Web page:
Fairey Firefly Carrier-Borne Fighter
The Fairey Firefly proved to be an underrated success in multiple theaters of operation concerning World War 2.
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The Fairey Firefly was a hugely successful, two-seat, carrierborne fighter aircraft serving with the Royal Fleet Air Arm through the latter half of the Second World War, eventually seeing service up until the mid-1950's. The system was a powerful naval fighter capable of attacking aircraft and sea-going vessels alike and was found to be highly effective on any front it appeared on including the Pacific and European Theaters. The single engine, rounded-wing cantilever monoplane would see over 1,700 examples built before production ceased. Other features that navalized the series would include the all-important arrestor hook and folding wing systems.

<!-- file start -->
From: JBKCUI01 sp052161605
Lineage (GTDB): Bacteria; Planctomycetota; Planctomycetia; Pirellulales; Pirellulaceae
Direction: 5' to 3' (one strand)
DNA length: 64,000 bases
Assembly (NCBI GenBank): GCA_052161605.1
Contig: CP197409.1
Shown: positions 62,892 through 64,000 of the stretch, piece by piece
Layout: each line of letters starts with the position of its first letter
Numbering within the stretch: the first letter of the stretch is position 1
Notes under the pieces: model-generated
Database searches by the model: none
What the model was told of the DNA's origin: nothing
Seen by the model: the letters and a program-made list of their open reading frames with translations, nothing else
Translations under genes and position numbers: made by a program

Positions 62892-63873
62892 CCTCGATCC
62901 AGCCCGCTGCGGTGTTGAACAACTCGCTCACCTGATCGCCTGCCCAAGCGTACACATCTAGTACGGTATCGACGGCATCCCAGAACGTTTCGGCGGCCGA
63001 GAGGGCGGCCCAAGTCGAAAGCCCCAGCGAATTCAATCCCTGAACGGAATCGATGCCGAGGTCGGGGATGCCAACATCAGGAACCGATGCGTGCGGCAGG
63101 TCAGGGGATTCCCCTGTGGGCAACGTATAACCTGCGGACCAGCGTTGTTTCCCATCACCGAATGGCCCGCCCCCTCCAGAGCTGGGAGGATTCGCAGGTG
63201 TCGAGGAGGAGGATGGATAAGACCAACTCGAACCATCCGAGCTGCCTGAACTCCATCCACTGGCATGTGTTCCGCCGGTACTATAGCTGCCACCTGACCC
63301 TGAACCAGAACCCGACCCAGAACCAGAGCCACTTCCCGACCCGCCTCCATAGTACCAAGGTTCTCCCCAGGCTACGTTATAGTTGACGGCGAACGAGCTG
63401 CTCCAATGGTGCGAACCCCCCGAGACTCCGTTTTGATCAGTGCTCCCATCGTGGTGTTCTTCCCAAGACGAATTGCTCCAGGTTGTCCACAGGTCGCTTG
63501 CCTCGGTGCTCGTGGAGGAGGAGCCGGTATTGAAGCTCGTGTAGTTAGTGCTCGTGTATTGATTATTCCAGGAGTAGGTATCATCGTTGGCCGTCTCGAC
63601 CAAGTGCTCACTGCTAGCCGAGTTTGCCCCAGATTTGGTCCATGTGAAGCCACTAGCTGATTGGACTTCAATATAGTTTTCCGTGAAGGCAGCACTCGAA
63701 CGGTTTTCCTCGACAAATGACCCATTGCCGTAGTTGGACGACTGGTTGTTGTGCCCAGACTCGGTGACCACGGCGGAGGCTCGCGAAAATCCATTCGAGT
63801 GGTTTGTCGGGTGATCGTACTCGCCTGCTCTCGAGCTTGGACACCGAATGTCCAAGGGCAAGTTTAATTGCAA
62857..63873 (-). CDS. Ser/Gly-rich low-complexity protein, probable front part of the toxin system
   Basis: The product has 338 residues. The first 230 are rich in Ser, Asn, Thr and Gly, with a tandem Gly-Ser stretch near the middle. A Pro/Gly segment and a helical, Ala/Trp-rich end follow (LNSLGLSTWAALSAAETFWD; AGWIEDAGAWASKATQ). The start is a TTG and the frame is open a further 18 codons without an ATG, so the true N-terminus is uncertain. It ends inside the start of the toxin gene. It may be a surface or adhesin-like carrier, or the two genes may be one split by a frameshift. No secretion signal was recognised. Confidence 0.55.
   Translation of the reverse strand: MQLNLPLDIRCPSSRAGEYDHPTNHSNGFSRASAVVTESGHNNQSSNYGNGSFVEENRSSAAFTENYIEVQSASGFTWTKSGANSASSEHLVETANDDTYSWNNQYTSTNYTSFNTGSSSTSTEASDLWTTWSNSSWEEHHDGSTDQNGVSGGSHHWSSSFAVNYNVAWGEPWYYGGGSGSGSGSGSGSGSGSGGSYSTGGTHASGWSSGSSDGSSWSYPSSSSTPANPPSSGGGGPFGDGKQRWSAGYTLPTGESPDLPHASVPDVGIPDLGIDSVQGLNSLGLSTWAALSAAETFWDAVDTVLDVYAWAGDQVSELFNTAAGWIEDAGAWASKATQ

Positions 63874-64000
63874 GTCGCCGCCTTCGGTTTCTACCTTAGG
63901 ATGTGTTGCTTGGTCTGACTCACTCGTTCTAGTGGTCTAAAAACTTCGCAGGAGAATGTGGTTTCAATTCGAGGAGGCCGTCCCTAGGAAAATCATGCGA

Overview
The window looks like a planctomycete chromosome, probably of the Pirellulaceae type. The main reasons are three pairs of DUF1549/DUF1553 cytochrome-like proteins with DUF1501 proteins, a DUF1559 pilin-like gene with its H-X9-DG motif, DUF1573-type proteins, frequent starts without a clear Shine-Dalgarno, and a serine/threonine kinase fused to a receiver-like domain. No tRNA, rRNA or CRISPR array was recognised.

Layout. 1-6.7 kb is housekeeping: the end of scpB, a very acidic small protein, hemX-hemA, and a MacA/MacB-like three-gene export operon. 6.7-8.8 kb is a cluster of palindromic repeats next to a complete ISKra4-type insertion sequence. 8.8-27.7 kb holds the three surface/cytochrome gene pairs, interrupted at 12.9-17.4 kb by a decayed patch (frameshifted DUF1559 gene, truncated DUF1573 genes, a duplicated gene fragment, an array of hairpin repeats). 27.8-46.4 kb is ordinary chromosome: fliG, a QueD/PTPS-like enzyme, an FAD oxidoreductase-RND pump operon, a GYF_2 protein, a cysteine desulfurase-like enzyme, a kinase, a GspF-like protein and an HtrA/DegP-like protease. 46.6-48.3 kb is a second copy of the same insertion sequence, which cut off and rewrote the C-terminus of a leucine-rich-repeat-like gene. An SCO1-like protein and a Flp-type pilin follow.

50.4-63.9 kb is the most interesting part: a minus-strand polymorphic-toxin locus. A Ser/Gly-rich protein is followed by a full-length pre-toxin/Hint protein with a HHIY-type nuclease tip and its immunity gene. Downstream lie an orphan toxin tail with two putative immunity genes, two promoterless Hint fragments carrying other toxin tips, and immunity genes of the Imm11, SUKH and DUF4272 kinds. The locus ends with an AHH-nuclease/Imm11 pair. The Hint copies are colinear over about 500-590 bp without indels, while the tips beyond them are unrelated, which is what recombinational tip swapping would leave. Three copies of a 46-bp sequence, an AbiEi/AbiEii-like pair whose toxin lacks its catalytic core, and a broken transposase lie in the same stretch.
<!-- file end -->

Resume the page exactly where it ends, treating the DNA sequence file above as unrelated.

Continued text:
The Firefly appeared in various forms throughout its tenure in the Second World War. The original prototype was flown in 1941, spawning the first production models know as the F.Mk I by 1943. The Firefly would be seen in a multitude of variants fulfilling roughly the same roles yet fitted with differing equipment and powerplants. Most distinctly, the Firefly would appear in a nightfighter form fitted with specialized radio and radar equipment.
At its core, the Firefly was fielded with the Rolls-Royce Griffon series of liquid-cooled piston engines. Capable of speeds in excess of 300 miles per hour, the system gained considerable press from its attack on the Tirpitz, one of Germany's great battleships of the war. The aircraft was fielded with a standard array of 4 x 20mm cannons mounted in the wings. Additional armaments would go on to include provisions for carrying up to eight 60lb explosive air-to-surface rockets and two 1,000lb bombs under each wing. Crew accommodations amounted to two with the pilot sitting forward and the additional crewmember midship aft.
Successes in Europe were followed by equal success in the Pacific against Japan by 1945. Targets included Japanese island fortifications en route to the Japanese mainland and then, later, the mainland itself. Additionally, the Firefly series of aircraft would go on to see more than its fair share of action in the upcoming Korean War. UK production of Fairey Fireflies would end in 1956.